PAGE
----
Lawrence County Commissioner Pratt dead at 45
Sheriff: Gunshot wound appears self inflicted
CHESAPEAKE — Lawrence County Commissioner Bill Pratt died Friday, after suffering what the Lawrence County Sheriff’s Office said appeared to be a self-inflicted gunshot wound.
According to a news release from the sheriff’s office Friday night, they received a call of a possible shooting at 2868 County Road 35 in Chesapeake at about 7 p.m. on Friday.
Deputies discovered Pratt, who they said had suffered a single gunshot wound. Lawrence County EMS arrived at the scene and provided care to Pratt. He was transported to Cabell Huntington Hospital, where he was later pronounced dead, the sheriff’s office said.
Although no foul play is suspected at this time, this case remains under investigation with the assistance of Lawrence County Coroner Ben Mack, Sheriff Lawless said.
“Our hearts are deeply saddened at the loss of our good friend,” Lawless said.
Pratt was elected to the commission in 2011 and was in his second term, serving as its president. He previously served on the Chesapeake Board of Education.
Lawrence County Commissioners DeAnna Holliday and Freddie Hayes Jr. issued a joint statement on behalf of the commission.
“We are heartbroken over the passing of our friend and colleague, Commissioner Bill Pratt. We earnestly pray for his family and send our heartfelt condolences to them,” the statement says. “Our County feels the loss of this valued public servant. We urge all to pray for his family in their bereavement and also for their future.”
A graduate of Chesapeake High School and The Ohio State University, where he obtained a dairy science degree, Pratt, 45, was the owner of Pratt Dairy Farm in Chesapeake.
Pratt took great pride in his farm and was an advocate for agriculture in the county. In September 2017, when hosting the commission’s weekly meeting at his farm, he pointed out that he was the last remaining dairy farm in the county, which, at one time, was home to 165 farms.
Pratt’s brother also owns Pratt’s Greenhouse, and he said the stretch of road between the two businesses was the only place in the county where all four food groups were produced. Pratt’s farm was a stop on the annual county farm tour and he served as judge for the dairy cattle competition, which made a return to the Lawrence County Fair this year.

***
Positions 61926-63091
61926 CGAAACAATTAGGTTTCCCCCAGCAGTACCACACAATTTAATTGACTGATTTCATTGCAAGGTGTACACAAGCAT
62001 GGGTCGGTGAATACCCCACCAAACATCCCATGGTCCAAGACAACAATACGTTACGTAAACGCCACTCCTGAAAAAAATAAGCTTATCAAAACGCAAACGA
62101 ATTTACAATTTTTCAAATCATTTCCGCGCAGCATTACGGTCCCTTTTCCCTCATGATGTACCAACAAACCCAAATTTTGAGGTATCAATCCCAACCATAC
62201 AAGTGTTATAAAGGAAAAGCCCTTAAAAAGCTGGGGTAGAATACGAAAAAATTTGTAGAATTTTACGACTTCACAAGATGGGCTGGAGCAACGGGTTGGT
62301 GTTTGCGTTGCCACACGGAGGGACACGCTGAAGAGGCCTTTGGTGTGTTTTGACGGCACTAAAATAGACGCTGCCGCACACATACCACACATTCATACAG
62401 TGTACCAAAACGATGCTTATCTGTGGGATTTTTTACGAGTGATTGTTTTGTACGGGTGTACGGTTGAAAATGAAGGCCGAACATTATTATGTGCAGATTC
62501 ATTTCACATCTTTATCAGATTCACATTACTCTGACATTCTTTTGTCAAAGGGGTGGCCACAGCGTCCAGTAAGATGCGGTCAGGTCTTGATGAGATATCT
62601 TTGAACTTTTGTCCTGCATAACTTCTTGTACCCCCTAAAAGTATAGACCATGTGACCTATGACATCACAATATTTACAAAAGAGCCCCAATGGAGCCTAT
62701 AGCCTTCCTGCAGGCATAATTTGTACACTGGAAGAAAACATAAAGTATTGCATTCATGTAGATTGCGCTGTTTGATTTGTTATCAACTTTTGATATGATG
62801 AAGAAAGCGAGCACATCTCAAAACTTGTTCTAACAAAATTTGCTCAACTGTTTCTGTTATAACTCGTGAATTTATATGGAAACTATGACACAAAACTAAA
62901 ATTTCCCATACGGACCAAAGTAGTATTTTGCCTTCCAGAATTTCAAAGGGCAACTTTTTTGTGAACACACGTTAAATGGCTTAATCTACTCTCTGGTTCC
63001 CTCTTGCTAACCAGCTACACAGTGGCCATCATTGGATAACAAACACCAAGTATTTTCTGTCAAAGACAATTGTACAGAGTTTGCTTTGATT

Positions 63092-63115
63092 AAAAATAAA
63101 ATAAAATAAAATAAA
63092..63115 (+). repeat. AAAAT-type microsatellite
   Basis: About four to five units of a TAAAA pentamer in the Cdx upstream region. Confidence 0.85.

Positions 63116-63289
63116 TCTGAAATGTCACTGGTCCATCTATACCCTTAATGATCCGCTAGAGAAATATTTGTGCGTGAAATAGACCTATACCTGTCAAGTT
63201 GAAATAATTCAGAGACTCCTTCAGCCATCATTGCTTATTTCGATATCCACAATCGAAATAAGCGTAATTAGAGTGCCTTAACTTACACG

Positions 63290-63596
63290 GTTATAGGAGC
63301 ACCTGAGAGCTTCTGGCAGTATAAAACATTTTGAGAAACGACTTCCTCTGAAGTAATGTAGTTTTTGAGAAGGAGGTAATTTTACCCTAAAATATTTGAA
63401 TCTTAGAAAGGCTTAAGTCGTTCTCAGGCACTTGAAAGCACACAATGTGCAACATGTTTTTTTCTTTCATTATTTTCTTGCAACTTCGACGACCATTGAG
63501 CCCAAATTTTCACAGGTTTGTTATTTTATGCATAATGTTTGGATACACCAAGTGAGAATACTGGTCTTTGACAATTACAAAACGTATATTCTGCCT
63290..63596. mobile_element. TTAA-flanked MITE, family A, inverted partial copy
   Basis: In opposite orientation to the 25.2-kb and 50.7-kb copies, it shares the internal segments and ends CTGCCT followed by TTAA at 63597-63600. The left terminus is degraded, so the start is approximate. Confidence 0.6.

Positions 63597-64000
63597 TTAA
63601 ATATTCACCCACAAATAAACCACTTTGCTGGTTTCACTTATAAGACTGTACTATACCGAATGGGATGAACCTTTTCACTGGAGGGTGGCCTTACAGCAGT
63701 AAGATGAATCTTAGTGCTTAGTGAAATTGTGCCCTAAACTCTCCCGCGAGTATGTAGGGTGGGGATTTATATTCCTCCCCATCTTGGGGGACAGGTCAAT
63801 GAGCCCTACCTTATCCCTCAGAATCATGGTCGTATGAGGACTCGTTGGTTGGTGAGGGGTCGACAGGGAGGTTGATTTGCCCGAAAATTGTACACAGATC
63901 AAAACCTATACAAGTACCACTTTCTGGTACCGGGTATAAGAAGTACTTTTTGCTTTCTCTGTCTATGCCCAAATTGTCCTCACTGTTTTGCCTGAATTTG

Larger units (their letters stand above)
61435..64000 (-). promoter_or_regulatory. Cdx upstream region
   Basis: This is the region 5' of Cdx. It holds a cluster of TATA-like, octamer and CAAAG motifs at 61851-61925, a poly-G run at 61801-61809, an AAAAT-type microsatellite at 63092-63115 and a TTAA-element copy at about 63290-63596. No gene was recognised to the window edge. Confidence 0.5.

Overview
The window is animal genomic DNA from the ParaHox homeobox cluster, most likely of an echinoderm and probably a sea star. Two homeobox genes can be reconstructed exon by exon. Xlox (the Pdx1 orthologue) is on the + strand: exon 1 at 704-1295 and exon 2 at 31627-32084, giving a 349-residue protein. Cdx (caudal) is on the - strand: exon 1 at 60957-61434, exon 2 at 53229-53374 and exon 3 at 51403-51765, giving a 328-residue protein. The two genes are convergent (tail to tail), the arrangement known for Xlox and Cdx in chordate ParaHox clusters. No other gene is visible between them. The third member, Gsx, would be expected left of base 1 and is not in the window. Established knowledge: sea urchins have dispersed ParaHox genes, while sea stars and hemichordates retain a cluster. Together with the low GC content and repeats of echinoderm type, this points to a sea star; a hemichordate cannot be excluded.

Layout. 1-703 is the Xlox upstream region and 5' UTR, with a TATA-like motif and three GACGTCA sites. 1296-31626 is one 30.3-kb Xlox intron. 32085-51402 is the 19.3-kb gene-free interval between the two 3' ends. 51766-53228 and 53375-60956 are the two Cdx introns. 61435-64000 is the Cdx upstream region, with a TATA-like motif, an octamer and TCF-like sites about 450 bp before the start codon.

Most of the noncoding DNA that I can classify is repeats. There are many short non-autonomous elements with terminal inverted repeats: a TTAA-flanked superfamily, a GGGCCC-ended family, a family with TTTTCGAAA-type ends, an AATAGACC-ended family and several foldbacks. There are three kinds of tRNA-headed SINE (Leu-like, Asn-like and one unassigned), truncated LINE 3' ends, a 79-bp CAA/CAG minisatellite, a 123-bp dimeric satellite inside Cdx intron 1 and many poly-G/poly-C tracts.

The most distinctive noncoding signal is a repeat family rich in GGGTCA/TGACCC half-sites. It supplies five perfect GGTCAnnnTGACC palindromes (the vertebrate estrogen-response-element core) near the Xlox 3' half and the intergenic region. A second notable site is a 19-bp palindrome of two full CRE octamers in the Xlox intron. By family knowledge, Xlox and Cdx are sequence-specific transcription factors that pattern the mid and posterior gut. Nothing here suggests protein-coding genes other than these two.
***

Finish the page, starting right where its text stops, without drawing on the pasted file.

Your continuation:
Tributes to Pratt poured in from across the county.
“The Lawrence County Veterans Service Commission and Office staff are deeply saddened on the loss of our County Commissioner Bill Pratt, praying for his family, friends and the county as a whole,” a statement online read.
Lawrence County Engineer Patrick Leighty also paid his respects.
“All the county is heartbroken with the loss of a great man,” Leighty wrote on his office’s Facebook page. “Thoughts and prayers go out to the family, friends, and every stretch of the County that is feeling this pain. Commissioner Bill Pratt will surely be missed!”
The staff of Collins Career Technical Center, located near Pratt’s farm, released a statement.
“We are saddened to learn about the passing of Commissioner Bill Pratt,” it read. “Mr. Pratt was a devoted public servant and a valued friend of Collins Career Technical Center. Our thoughts are with his family, friends, and the citizens of Lawrence County.”
The NWTF South Hills Longbeards Chapter also paid tribute.
“With a very heavy heart this evening, we would ask everyone to please pray for the family of Lawrence County Commissioner, Bill Pratt,” a message from the group read. “A very sad day In Lawrence County today.”
The Lawrence County Republican Party also released a statement.
“Words cannot express how heavy our hearts are tonight at the devastating news of the passing of Lawrence County Commissioner Bill Pratt,” the message on social media read. “He loved Lawrence County and we loved him. We will all miss him dearly. Please keep the Pratt Family in your prayers.”
U.S. Sen. Rob Portman, R-Ohio, issued a statement of Saturday.
“Our deepest sympathies go out to Bill’s family and to the Lawrence County community,” Portman said. “Bill was a respected leader and popular public servant, and we will miss his many contributions to Southern Ohio.”